Learn Adobe Lightroom in 30 Minutes | Phil Ebiner | Skillshare

Learn Adobe Lightroom in 30 Minutes

Phil Ebiner, Video | Photo | Design

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1 Lessons (31m)
    • 1. Learn Adobe Lightroom in 30 Minutes

      31:06
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About This Class

In this beginner Adobe Lightroom tutorial, you'll learn how to import, edit, and export photos. Get familiar with the program layout. Learn all of the main editing tools and panels - such as fixing exposure, white balance, vignetting, sharpening, removing noise, brush and graduated adjustments, cropping, tone curve, hue, saturation, luminance adjustments, and much more!

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Transcripts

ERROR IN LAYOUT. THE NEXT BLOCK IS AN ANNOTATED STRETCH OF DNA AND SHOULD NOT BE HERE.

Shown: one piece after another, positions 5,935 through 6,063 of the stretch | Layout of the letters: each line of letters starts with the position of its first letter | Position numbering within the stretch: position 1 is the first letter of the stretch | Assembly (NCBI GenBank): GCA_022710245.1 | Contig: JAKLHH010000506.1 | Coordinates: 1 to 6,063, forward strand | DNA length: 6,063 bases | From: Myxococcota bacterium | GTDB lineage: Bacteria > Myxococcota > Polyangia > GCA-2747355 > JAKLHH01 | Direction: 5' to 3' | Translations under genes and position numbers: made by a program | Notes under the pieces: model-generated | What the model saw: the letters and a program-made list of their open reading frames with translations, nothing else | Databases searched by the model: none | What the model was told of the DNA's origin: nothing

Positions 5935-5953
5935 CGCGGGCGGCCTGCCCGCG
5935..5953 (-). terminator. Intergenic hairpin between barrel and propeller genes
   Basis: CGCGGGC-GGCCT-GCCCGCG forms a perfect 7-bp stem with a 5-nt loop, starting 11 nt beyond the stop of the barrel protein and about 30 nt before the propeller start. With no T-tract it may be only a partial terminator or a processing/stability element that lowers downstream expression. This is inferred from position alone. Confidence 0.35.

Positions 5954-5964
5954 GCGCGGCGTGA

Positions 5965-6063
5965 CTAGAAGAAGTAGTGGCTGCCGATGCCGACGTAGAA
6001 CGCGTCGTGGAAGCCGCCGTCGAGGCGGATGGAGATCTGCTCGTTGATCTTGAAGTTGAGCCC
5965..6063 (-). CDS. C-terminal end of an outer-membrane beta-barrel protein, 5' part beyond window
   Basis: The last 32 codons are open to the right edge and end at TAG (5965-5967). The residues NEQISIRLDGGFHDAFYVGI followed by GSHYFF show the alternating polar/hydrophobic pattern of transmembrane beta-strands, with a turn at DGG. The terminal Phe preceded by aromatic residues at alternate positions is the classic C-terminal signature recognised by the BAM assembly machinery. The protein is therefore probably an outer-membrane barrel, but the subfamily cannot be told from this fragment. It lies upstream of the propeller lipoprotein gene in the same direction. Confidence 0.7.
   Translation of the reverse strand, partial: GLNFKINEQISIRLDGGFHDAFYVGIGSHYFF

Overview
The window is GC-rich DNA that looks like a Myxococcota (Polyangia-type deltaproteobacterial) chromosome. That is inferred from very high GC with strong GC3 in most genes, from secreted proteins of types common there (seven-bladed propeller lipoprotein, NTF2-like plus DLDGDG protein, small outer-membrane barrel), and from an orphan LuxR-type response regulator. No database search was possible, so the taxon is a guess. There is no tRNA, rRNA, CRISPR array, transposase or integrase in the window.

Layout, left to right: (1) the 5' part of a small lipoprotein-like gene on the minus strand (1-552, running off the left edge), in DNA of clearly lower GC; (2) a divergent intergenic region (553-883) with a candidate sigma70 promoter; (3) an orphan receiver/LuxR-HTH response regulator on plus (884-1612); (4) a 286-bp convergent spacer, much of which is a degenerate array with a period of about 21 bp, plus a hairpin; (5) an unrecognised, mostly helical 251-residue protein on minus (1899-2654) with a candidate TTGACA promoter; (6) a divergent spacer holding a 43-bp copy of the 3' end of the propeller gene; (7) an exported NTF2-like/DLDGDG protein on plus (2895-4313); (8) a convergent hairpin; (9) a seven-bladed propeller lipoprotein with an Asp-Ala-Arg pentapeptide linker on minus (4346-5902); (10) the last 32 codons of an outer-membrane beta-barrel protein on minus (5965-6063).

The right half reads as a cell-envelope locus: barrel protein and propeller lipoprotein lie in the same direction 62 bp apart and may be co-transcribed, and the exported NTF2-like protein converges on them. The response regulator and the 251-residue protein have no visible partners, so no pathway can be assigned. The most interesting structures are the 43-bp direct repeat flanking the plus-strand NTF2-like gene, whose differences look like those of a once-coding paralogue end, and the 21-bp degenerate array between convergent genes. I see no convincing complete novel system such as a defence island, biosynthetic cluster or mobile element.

1. Learn Adobe Lightroom in 30 Minutes: in this tutorial, I'm going to show you how to use It will be light room in less than 30 minutes or so. So Light Room is a great photo editing software brought about by Adobe, and I like it a lot for batch editing photos. So when I go traveling when I shoot a wedding, when I do a big project and I want to just be able to edit a lot of photos at once and even copy in pace settings from one edit to the next, I love using light room rather than Photoshopped. Photo shop is great for editing. You can do all kinds of things. I mean, it's really great for retouching created, grab, creating graphics. But for batch editing, I love light room, so let's dive right in. I'm going to be using the latest version of Adobe Light room version Creative Cloud. I'm recording this in 2017 so I have the 2017 version. But things might change in the future. Lie room has been about the same for for many years, even in the previous versions of light room. What you're going to be learning in this video will be very similar. But of course, if you have any questions, or if something is confusing, just let me know. I also have a complete adobe light room course that covers all the bases from a dizzy and it's a lot longer goes into depth, lots more practical exercises, project files, that kind of thing if you're interested in that. But right now, I just want to go over the basics and get you started. Hey, and look at that. I open up adobe light room and you get to see my neighbors boat in our backyard. So before when you get started with Adobe Light Room, you probably won't know all what's really going on, and you won't see photos in adobe light room. I see photos because I've already you been using light room and it opens up with the last photos that I was working on. Let's just go over the bases. Let's understand what? Where we are in light room up at the top. You have your file menus. This is where you can import. You can do some editing a lot of organization, but we're not going to be doing much up here other than saving our projects and exporting and opening new files. Perhaps up here in the top, right, you have the different tabs for or within adobe light room. Think of these is different editing rooms. They do different things. The first tab is the library. This is where you can import and organize your photos. The next have is the develop module where you're actually editing your photos. There are other tabs, like map where you can tag your photos around the world, create books, create slide shows you can customize for printing out or for posting to the web. But today we're just going to be working in the library and developed Hap. To be honest, these air the two tabs that I spend 99.9% of my time in adobe light room. So the first thing you needed to know is how to import photos. So we're gonna move over to the left. Here's where you have your navigators, where you can preview images in the library room, you have things like a catalogue or folder and a collection. This is kind of confusing because they kind of seem a little bit similar under folders. This is where light room is pointing towards your computer itself. So this is where you can actually go in, choose a folder. So say I go into my main Macintosh computer thes air folders that I've already imported into light room. So this isn't actually going in to import these air one folders that I've already imported So you can see that hip imported folders from two macula from a Mount Baldy hag from different weddings. And this is on my computer. Collections are folders that you create within adobe light room toe. Organize your photos. So say you go on a trip and you want to create a folder of your best photos. You would put them in a collection, not a folder. So a little confusing to import photos. Just click this big import button over here in the bottom left of that little window. And here is where you find photos from different sources on the left. You can choose a source, so I have my Macintosh. That's my computer or external hard drives. So, for example, I can go to the latest hike that I went on. And here are a few photos from that hike. These are raw photo files, and I really encourage people to shoot and raw is especially when you're editing them in light room, because it gives you a lot more ability to edit, so I can select the photos that I want to import. They're all already checked on, so it's going to automatically import all of these. But I could also select them here if I don't want to import all of them down here in the bomb, there's some convenient buttons to check all of them or uncheck all of them. I can click this button right to the left of check all Teoh. Preview it larger so I can see a little bit better on the right hand side. You can choose what you want to do while you import. So with file hat handling, I usually just leave most of these unchecked except for don't import suspected duplicates because light room is referencing photos on your computer or on your hard drive, and it gets a little bit confusing and disorganized if you're really importing photos from the past that you've already worked on. So I usually have that checked on, and then if you want to automatically add these to a new collection. You can click that add to collection button. You can add them to a past collection you've created, or click Click this little plus sign to add a new collection. So maybe I'll call this Bear Canyon hike, which is where we were. You can put this inside of a set a collection set, which you can create later on and say, I have a hikes folder or something like that. I can put that inside of that folder. I'm just going to say create and then click import. Once I've imported, you see that they appear right here in the middle. There also appear down here in this little film strip sort of tab right here, down at the bottom. Now, if I go to collections, I can see that I have my Bear Canyon hike. So if I ate in the future editing or I want to go back to all those photos, I can easily click Bear Canyon Hike. I could also go under folders and see that I've imported them under this hike folder. But because the naming of my folders on my computer does, it's kind of confusing sometimes I could be better. It's easier to find these just from the collections. Cool. So now I have all my images here. I can scroll through them by clicking this button up here, using the arrow keys to go through them right or left, or just clicking on them down below. One big aspect of adobe Light room is raiding and organizing. So what I usually do is I have a ton of photos and then I'll bring them all into light room and then all rate them. There's different ways of rating or flagging or labelling photos and light room, and you can figure out what's best for you. They have a simple flag or unflagging or sort of un select or select so I can click this little flag button down here. If I want to select all the ones that I like and then the ones that I don't like, and perhaps it won't add it in the future, I can just uncheck or I can give a rating, so that's typically what I'll do. I'll start by going through all right, all the ones that I definitely don't want to edit as one star for the ones that I definitely do want toe edit. I'll put as five star, for example, And then I'll kind of make up according toa my own judgment. Oh, is this a five star photo? Is this a four star photo? Maybe three stars? I'll add it all of three stars, but four and five stars are the ones that I will probably post online. You can kind of come up with your own system. For example, I have this photo and this photo. So which one do I like? Which one do I don't kind of like this profile shot this one before I'll put at one star this one I'm not going to selects all Put one star, etcetera. Now we have those rated. But how do we actually filter those? Great thing is, we have all these filtering options in the bottom, right? Right now I have the filters off. But if I click this little filters off, drop down, I can choose a rating. I can choose flagged or not, so I choose raided. That brings up a filter. Right now it's filtered as better or equal to one star, so everything that's has a star will be appearing here, but say I want to just show the ones that are three stars or higher. I can do that. And now that's easy for me to do and just edit these three photos without even dealing with the rest. I can always turn off this filter if I want to go back and see all of those photos I've selected. There's also color labels. If you want label use colors, you can easily added color Lady label along with all of these other labels by right clicking set color label, choosing the color that you want to label it as if we go back to this view where we see all of the photos. You can also set ratings easily this way. By going through, you can set the flag. You can set a star rating or a color rating just right up here. You can even zoom in with this little slider down here, which allows you to get a pretty good preview of the photo so you don't necessarily have to go into the sort of full screen mode. Cool. So now I have the photos that I have selected and I want to edit Let's go ahead and start editing, so I'll switch over to the develop module by clicking this button up here. I can rearrange or close some of these panels if I want. When I'm editing, I usually don't need this whole navigation and collections panel open, so I'll just click this little arrow to the left. If I want even more room, I can kind of close these options at the top by going like so and at the bottom, it can close down below. So I get this full screen editing view in my light room. I like having the stats and the information about the photo up here in the top left to turn that honor off. You can go to view loop info, then turn on show info, overlay or not. If I want to change what is shown, I can choose view options, and I can choose if I want to show the capture date, the dimensions, the exposure, eso lens settings, etcetera. If I just press I on my keyboard, Aiken toggle through those settings, so the date or I like having this one up so I can see the aperture of the eye so that kind of information on the right. We have a number of options. Let me just close down all of these drop down menus, and I can show you all the different options we have for editing. Let's just start at the top and work our way down. We also have a few sort of different types of adjustment brushes up here. We can go through as well, starting with the basic settings. This these are all sliders, and the way that you edit any of these effects is either by dragging left or right on the slider or by clicking the number to the right of the slider and in placing in the number that you want. Or you can hover your mouse over the slider and press the up or down arrow buttons on your keyboard. And that kind of jumps up the settings at different intervals. So that's a great way to make sort of minor adjustments. If you make a change and you wanna undo it, units press the undo button, which is Control Z on on PC Command Z on a Mac, or say you've gone through made a lot of changes. You can just double click the sliders to set it back to reset it. If you want to reset the entire photo, there is this reset button down here, which is cool to know how to do. But sometimes you make a lot changes, and you just want to reset an individual slider at the top. You have your white balance so you can adjust the white balance with the sliders, the temperature going from cool to warm. Or you can change the tent as well. And sometimes you have to do both, making it more magenta or green. There's also this drop down where you can choose the white balance option from these preset ones. Say you're we're outside. Maybe you want to choose the daylight setting. You can also select a white point in your photo to set the white balance by clicking this little eyedropper, going to your photo, finding something that's white, and it helps if it's exposed properly or even something gray sometimes works and clicking that. So that's going to make this photo properly white balance. Depending on how you're feeling what style you want, you might want to adjust this. You might want to make it a little bit more warm or cool. Next, we have our tone sliders. You have overall exposure, which adjust the brightness of every part of your photo. You have contrast, which makes all the lights lighter and the darks brighter or the lights to the. If you decrease that contrast, the lights become darker and the darks become brighter. If you go to the right, the darks become darker and the brights become brighter, so it's more contrast. E. You can create custom contrasts with these sliders down below, because these affect individual parts of your photo. So if the highlights will just adjust the highlight parts of your image, the shadows will just adjust the shadows. The blacks, just the blacks, the whites again, just the whites or the blacks up here in the top. You haven't hit, Ah, history, Graham, which I like paying attention to. If you have a photo where in the photo itself, you have darks and whites. You generally want to see a hist, a gram that goes like this all the way from the left, which is the blacks to the right. If you click on this triangle over on the top, left or the top, right? You see the highlights, what's being crushed to black and what's being overexposed to bright. And if I drop down the exposure, you can see that it starts to get a lot of this blue little area. This isn't actually blew on my image. This is just showing me that it's crushed black. I can even just hope hover over it if I goto. If I have this one on the top, right, checked and we go white, you can see that gets this little red warning. Basically, think of it as a warning, saying that this is too overexposed. So those are just two things to keep be aware of to. So let's just bring up the exposure just a little bit. Make this a little bit brighter. Overall exposure, like bringing up and then bringing the whites down shadows down, highlights down a little bit cool so you can play around with that How you want. I'm also going to include these images. If you want to play around with this image yourself below, you have the presence, lighters, clarity. This kind of adds a little bit of sharpness. A little bit of contrast to the edges of things become a little fine. If you go too crazy gets like sort of hdr look, which can be cool for some landscapes. It doesn't really look cool for photos of people. If you go to the left, it gets a little bit softer and a little kind of glowy. The next two sliders affect the colors, so you have vibrance, which, let's start actually with saturation saturation effects the colors of all every color in your photo, so every color becomes more saturated, more colorful, whereas vibrance is a little bit smarter. And it's better to use vibrance when you're editing photos of a person. So let me just bring up that photo of my buddy John, because if I bring up the slider for vibrance or saturation here, his arms get really orange, which I don't really want because unnatural. But if I want to bring up the saturation for everything except sort of the skin tones, I can use this vibrant slider and bring that up. You can see there. That's a more natural increase of saturation without increasing skin tones, so use vibrance more if you want to increase saturation with people in the photo. Cool. So that's the basic tab. Now let's quickly just fly through some of these other tabs and I'll let you play around with some of them. But I just want to show you some of the basics tone curve. This is another way of adjusting the saturate or the exposure on the left. You have your darks on the rights. You have your bright. So if you click and drag on this line, you can see that I can increase or decrease the exposure. I can create sort of an s curve, which is your typical contrast curve. So that, as a bit of contrast, creating sort of an S curve. You can just keep clicking. Keep moving these round, depending on what you like. If you want it really contrast that you can do that too. Hs l panel. This is really cool because this allows you to affect different parts of your image based off of color. So if I want to just affect the blues, the hues of the blue or the saturation of the blues or the luminous of the blue, I can take my blue slider drag left or right, changing this color of the sky, literally the saturation you can see. I can just affect all the blues or decrease the saturation of just the blues and the luminant is the bright. The cool thing with this is that it has sort of a picker where if you click this little but in in the top left, I can select this and then I could find any color in my photo and drag up or down. So if I have the Huse elected and then I pressed this blue and dragged down and changed the color, and I'm dragging up or down and it doesn't just I picked that color in the sky. But that color in the sky has a little bit of purple in there because you can see that that affected the purple is, well, let's go to another photo just so that you can see that's an example. So say I have this photo and I want to bring up the saturation of the red sort of soil and the trail. Say, click the saturation button right here, click in the trail. Bring up that saturation and your specifically picking that color that's in your image Maybe I want to bring up the saturation of the greens thes ones over here. I can do that. Or de saturate. Pretty cool, huh? So instead of just affecting the overall saturation with the sliders up here in the basics tab, you can pick and choose where you want to edit split, toning I'm going to skip. But that's basically a way of affecting just the highlights or the shadows. You can see if I adjust the hue and increase the saturation, it's going to affect the highlights up here. Okay, so you can play around with that. I usually don't do too much. Split toning detail is where you can sharpen your image or reduce noise. So even though I shot this outside, if I zoom in, you might see a little bit of noise, and the sky is really hard for you to tell. But you can increase the noise reduction. I usually don't go too far, maybe up to 25 or so, and that decreases that noise. This helps a lot if you're using a cheaper DSLR camera shooting at night with a higher I s . So I had a nice so 200 right here, which is pretty low. So I don't get too much noise on this photo and then saying with sharpening, If you want to add a little bit of sharpening, you can. It automatically adds a bit of sharpening when you our editing. Raw photos. If you're editing Jay Pek photos that won't automatically add these settings right here. But you can go ahead and play with those yourself lens corrections. So every camera that you have the lens actually is seeing the world in its own way, and sometimes it sort of bows or stretches. The image is in a way that is unnatural. I usually like the lens, and it also might have a vignette around the edge. I usually like the way it my lenses look, but if you want to get rid of that sort of distortion, you can just click, enable profile corrections. If you're using a modern DSLR digital DSLR digital SLR camera with a modern lens, usually it will automatically know what lens you're using. So it knows that I was using my 24 million millimeter lens. If I turn this on her off, you can see what happens. It makes it a little bit less bowed, and it brightens the edges just a little bit because there was sort of a natural vignette there. If I have this on, I can go through and choose the lens itself. If it doesn't automatically recognize, or I can manually increase or decrease the distortion and the vignette ing with the's sliders right here, this next drop down is something that I haven't used that much. But it has a lot of sliders where you can actually play around with sort of the perspective of your photo. And, you know, if you go crazy, this starts to look really wonky really quickly. But it's a cool way to come up with sort of a creative image. Or if you know, sometimes you might need a little bit of an adjustment perspective adjustment. If things aren't perfectly straight and you want to realign it just so that that wall that you took a photo of is perfectly straight, these tools will help. There's a lot of things that I'm just barely covering because it takes a little bit of time to play around with. But I want to get through just a few more because I know we're heading up to a 30 minute mark with effects. This is basically your vignette. You can decrease or increase the or have a darker highlight vignette. There's the amount slider. If you change the midpoint, get smaller or bigger. The roundness will make it more of a circle or just a square. We're on the edge and feathering will feather that been yet? More or having more like a hard line. You can add grain to your photo. If you want that style, you can change the size, roughness and then the D. Hayes amount. This is a cool new feature that I like, especially if you are shooting landscapes. If it's a little bit hazy, you can increase this. And what it does. Is it as a little clarity to where it thinks the there's haze or fog or clouds? So test that out if you have photos where it's a little bit cloudy if you're looking in the distance, I really like that effect. Lastly, camera calibration. I usually just use this as standard. If you have a different sort of camera profile that you're using, you can change that, but usually just let leave that be? Lastly, we have these few options up here. This top one on the left is your crop. If you click that you get the bounding box, which you can actually just decrease the size, move your photo around, then press return on your keyboard. Click. Done it. To finish that crop. You can always go back and crop it later again by clicking that button. If you have a specific aspect, ratio or size that you want, you can use click to the right of the aspect and shoes. So you're wanting to create a square that's a one by one aspect. Perfect for Instagram. So I have my box. You can resize it, make it smaller, bigger and then press return. Okay, pretty cool. These next two tools allow you to fix red eye or fix, spot or do spot removal. So say we go in here and John has this mole on his arm or this this ah scar right there. If I click that and I make sure it's on healing brush and then I click right here over that scar, it's going to take another part of his arm and sort of blend it over that I can move that Teoh is part that looks a little bit more natural, something like maybe here and there. You can see that now that scar is gone. So that's the clone brought hell brush. You can use the clone brush the similar way just to copy and paste or kind of clone another part of your image to another part. Read I Brash. Same thing. You just click it on the eyeball that has read I. These next three options basically do the same thing, so I'm not going to go over all of them. But they basically allow you to make an adjustment to just a part of your image. Whether you're using the graduated filter, the radio filter or an adjustment brush where you can just brush a specific part of your image, you can adjust. You can make adjustments, so let's click this graduated filter. If we click that and then we click and drag on our image, you can see what's happening. No, I already have some settings that are already set, but let me just reset these and then I'm also going to click down here, show selected mask overlay what is highlighted in red is actually being selected and will be affected. So say I just want to edit the sky. I can move this around with clicking this dot in the middle. I can rotate it by selecting the center line and dragging up or down. And I could make the graduation or the feathering of this effect bigger or smaller, by clicking and dragging the outside edges in. So this is just going to affect the sky. So let me turn off the mask overlay. Now let me adjust. So we have all these different sliders there. Some of them are very similar to the basic adjustments that we have in light room. So say I want to make the temperature of the sky really warm or really blue. If you want to make your sky a little bit more blue, you can do that. I want to make a darker Aiken do that as well. Maybe I just want to De Hayes the sky. I can do that with this D Hey, slider. Pretty cool, right? Once you're done, you just click done before. When I create another one. Let's just use our adjustment brush. I'm going to reset all these settings and you can see here that there's actually some presets you can use in this drop down. You have a teeth whitening skin softening iris enhance. Those things will help you improve. Quote unquote improve, you know, teeth or eyes. So let me just reset these by double clicking. Now, let me adjust my brush with these brush settings. Say, I just want to affect this row of mountains back here. I don't really see where I'm going, so I'm going to check shows, selected mask, overlay he over. Turn that off. Now, let's make these ah, lot more saturated, like an increase. The saturation of just that selection. Click done. If I ever want to go back and edit or delete any of those, I just click on the tool up here. I find the dot where I started, click it and then delete it. Okay, so you can see minor adjustments that it made if I already created one. Or if I'm editing one and I want to create a new adjustment layer, just click this new button right here, and then paint over wherever else you want to go here. This is where I painted, I would look crazy, so I'm not going to do that. I'm going to undo that. But those all work very similarly. The radial filter. It's like the graduated filter, but it's a circle, so you can affect everything outside of the circle or everything in the circle. Okay, so those are all the tools that you have. Man, this is a crazy class or crazy tutorial. I don't think I've ever given a such an in depth just quick Teoh like this. So now you know how to make your adjustments play around with that. How do you export your images? You can export all of them at once By selecting multiple, I just click one and then shift. Click the last one to select all of them. Or you can just pick and choose by option by command, clicking the ones that you want to choose or control if you're on a PC, so let me just select all of them. I go up to file, or I can go back to my library tab and click export or file export. Here. You could have all of the settings. First you have your location where you want to save it so I can just choose a new place. I'm just gonna put on my desktop, for example. I can name it. Rename these all. Depending on different sequencing, you can just have it named as the file name. Usually I do a custom name sequence, so we'll just call this hike and then start at number one and then it's going to name it. Hike one hike to hike three. Next, you have files settings while you have video, but I don't. We're not exporting videos, and we don't have anything like that for files settings. This is where you can choose. Is it a J Peg PSD tiff file? You can limit the size of the file. This might be helpful if you are uploading online and you don't want super large file sizes . But if you're exporting full quality size, just leave that unchecked and leave the quality at 100. If you have a specific actual pixel size that you want this to be, you can do that again. If you're posting online and you want it to be 1000 pixels wide, just click this resized to fit. Set the with the 1000 leave the height blink so that it saved as the right aspect ratio resolution at 1 50 is perfect, and we're good to go. Some people like sharpening for screen a little bit. I usually just leave that unchecked, especially if I did a little bit of sharpening myself within light room. You can add a watermark right here. What happens after you export, say, showing finder. Or you can have it open up in photo shop or open another application. If you want to continue working with it, I'm just going to show in Finer and click Export is going to export up here in the top left , you can see this sort of bar going as exports, and there you have it on my desktop like one, two and three, and they're all 1000 pixels wide, the second to our 6 67 pixels tall. The 1st 1 is 1000 pixels tall because we remember had cropped it to a 1 to 1 ratio, but the others were still at that original aspect ratio of the photo, and that's why this with is 1000 because we said it there. But the height is shorter to maintain it to make sure it's not stretched. Wow, that is a quick 30 went five plus minutes tutorial in adobe light room. Hopefully, this helps you get started. If you have questions, please let me know. Also, if you want a full adobe light room course I have that, and you can go to video school online dot com to find it. And I hope you enjoyed this tutorial that won. The course will be a lot slower, will go more in depth. There's lots more practice files so you can follow along with us. But hopefully this gives you a sort of a great quick start to using light room. Thanks so much. Have a beautiful day and we'll see you in another tutorial.